(800) 669-5556


Q&A: The biggest consumer battle of 2019

A cartoon that appeared in The CUB Voice.

For more than a year now, CUB has been sounding the alarm about a potential ruling at the Federal Energy Regulatory Commission (FERC) that could raise ComEd power bills by up to $864 million a year. There have been delays in that ruling, but we now believe it is imminent.

There is an urgent need for the Illinois General Assembly to step in and protect consumers from this rate hike, by passing the Clean Energy Jobs Act (CEJA). Here’s what you need to know, and how you can fight to protect your power bills.

What’s happening at FERC?
At the end of August, FERC Commissioner Cheryl LaFleur retired,  breaking a 2-2 deadlock on the commission that regulates the nation’s energy markets. That opens the door for FERC to pass a proposal favored by out-of-state power generators that would be devastating to our electric bills. It also would hamper Illinois’ efforts at becoming a national leader in securing clean, affordable electricity for consumers. The plan would overhaul the rules for an auction that determines the prices in a special electricity market called the  “capacity market.” That would inflate market prices to prop up struggling fossil fuel power plants and, in effect, make ComEd customers pay higher power bills for dirty power that they don’t need.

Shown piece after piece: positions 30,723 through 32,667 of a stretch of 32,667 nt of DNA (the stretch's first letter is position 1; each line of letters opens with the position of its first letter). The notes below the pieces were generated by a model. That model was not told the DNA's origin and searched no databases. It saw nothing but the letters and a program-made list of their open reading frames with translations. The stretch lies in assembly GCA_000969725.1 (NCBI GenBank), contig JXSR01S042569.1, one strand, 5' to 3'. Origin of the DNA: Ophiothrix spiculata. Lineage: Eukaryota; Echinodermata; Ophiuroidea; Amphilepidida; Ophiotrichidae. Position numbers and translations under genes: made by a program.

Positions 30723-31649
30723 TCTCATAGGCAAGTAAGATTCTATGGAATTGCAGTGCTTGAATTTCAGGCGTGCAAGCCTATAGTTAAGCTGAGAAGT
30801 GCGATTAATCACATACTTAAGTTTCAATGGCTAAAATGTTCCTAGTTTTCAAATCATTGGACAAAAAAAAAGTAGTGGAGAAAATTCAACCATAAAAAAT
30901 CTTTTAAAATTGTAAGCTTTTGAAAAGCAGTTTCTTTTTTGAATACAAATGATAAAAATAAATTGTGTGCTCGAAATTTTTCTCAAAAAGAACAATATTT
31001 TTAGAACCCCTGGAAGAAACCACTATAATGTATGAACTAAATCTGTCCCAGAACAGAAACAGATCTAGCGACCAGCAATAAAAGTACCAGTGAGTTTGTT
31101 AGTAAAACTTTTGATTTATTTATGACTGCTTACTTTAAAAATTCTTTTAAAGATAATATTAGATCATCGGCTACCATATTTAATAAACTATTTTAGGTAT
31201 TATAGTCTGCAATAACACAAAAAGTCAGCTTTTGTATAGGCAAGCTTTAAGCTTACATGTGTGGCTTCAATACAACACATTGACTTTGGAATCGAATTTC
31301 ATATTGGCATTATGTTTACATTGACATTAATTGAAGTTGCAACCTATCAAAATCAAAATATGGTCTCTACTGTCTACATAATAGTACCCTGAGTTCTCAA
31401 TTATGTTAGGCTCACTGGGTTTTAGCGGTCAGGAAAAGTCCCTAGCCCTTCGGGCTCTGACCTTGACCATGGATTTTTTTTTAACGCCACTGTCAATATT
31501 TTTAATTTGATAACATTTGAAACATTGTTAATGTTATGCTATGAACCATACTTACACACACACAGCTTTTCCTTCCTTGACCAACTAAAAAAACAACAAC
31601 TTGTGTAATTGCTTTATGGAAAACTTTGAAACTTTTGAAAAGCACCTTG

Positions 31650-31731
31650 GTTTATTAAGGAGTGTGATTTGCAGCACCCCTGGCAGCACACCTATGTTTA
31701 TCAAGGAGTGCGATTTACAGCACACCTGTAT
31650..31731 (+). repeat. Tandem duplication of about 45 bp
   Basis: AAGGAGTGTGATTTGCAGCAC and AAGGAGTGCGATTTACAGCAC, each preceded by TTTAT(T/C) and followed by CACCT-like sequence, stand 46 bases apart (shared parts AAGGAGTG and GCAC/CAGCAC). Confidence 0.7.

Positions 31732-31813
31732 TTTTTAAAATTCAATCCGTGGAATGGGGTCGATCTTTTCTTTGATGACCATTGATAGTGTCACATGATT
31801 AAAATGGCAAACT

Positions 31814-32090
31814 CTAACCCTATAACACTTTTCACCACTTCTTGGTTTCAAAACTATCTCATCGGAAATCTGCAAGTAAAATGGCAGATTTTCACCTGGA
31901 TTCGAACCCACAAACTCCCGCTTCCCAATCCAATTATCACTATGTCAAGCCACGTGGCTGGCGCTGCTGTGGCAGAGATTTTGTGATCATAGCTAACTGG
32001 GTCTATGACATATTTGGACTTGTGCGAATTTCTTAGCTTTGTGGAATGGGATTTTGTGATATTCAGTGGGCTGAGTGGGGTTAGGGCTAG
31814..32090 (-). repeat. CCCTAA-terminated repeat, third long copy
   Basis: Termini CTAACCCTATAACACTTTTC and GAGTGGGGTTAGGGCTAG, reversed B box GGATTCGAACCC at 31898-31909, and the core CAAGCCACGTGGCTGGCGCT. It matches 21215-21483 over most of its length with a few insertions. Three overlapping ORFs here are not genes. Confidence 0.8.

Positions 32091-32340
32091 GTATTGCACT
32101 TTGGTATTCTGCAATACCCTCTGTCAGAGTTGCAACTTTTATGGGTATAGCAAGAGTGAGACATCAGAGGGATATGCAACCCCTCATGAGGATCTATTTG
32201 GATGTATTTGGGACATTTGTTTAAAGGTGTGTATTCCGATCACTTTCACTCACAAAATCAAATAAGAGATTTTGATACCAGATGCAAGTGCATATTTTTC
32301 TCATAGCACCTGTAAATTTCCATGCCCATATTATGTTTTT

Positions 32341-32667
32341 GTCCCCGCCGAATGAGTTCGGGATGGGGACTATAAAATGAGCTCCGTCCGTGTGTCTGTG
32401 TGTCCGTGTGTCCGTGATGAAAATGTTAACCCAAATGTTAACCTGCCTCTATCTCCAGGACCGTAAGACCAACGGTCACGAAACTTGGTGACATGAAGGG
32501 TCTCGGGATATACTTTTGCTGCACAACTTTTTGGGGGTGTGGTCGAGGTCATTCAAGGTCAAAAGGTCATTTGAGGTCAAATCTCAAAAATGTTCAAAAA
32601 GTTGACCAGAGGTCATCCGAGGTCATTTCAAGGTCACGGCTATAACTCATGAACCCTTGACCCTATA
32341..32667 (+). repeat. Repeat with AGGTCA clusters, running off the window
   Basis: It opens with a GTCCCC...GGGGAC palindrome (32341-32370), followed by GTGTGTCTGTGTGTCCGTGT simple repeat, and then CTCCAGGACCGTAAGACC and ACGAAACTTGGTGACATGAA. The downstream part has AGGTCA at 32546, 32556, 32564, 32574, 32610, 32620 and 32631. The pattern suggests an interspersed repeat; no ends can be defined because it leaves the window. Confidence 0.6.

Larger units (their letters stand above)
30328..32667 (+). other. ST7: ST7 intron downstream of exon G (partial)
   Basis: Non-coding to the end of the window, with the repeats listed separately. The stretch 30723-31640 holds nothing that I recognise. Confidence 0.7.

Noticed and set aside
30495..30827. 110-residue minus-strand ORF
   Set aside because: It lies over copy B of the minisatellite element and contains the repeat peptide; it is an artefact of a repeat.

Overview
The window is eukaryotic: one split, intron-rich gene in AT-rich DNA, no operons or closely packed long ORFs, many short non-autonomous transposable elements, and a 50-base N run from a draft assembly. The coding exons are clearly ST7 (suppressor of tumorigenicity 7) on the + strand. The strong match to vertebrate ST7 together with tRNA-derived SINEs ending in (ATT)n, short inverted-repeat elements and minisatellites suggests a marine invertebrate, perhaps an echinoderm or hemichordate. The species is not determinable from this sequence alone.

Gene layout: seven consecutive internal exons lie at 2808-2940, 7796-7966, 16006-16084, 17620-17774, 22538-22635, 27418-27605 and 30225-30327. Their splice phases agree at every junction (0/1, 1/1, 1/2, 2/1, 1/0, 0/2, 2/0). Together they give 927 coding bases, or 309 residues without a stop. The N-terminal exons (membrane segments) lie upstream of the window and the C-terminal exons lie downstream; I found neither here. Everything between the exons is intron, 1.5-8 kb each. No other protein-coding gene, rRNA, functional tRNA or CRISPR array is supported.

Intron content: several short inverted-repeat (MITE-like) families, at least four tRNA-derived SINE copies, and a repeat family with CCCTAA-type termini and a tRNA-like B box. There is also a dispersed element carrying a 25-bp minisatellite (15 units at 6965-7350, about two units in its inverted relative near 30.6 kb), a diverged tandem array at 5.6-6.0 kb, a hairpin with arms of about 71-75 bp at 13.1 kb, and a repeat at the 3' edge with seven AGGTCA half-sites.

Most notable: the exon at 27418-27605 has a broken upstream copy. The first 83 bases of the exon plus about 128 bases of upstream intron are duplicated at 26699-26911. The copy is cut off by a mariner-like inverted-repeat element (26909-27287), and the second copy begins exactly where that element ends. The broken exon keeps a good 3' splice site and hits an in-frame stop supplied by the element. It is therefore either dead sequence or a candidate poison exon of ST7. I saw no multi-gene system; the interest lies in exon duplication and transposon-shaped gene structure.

How much would this cost consumers?
A new  analysis estimates that northern Illinois consumers could see future rate hikes increasing bills by up to $864 million a year.

When is a ruling expected?
The ruling was first expected in early September, but it has been delayed, and is now expected some time before the end of the year. That’s why this issue is urgent. The Illinois General Assembly has a chance to fix this, but legislators have to act immediately.

What can I do?
Support legislation in Springfield called the Clean Energy Jobs Act (CEJA).  CEJA includes capacity market reforms that would shield electric customers from skyrocketing bills. Also, educate yourself about this important issue. You may not know it, but EVERYONE pays for “capacity” on their electric bills.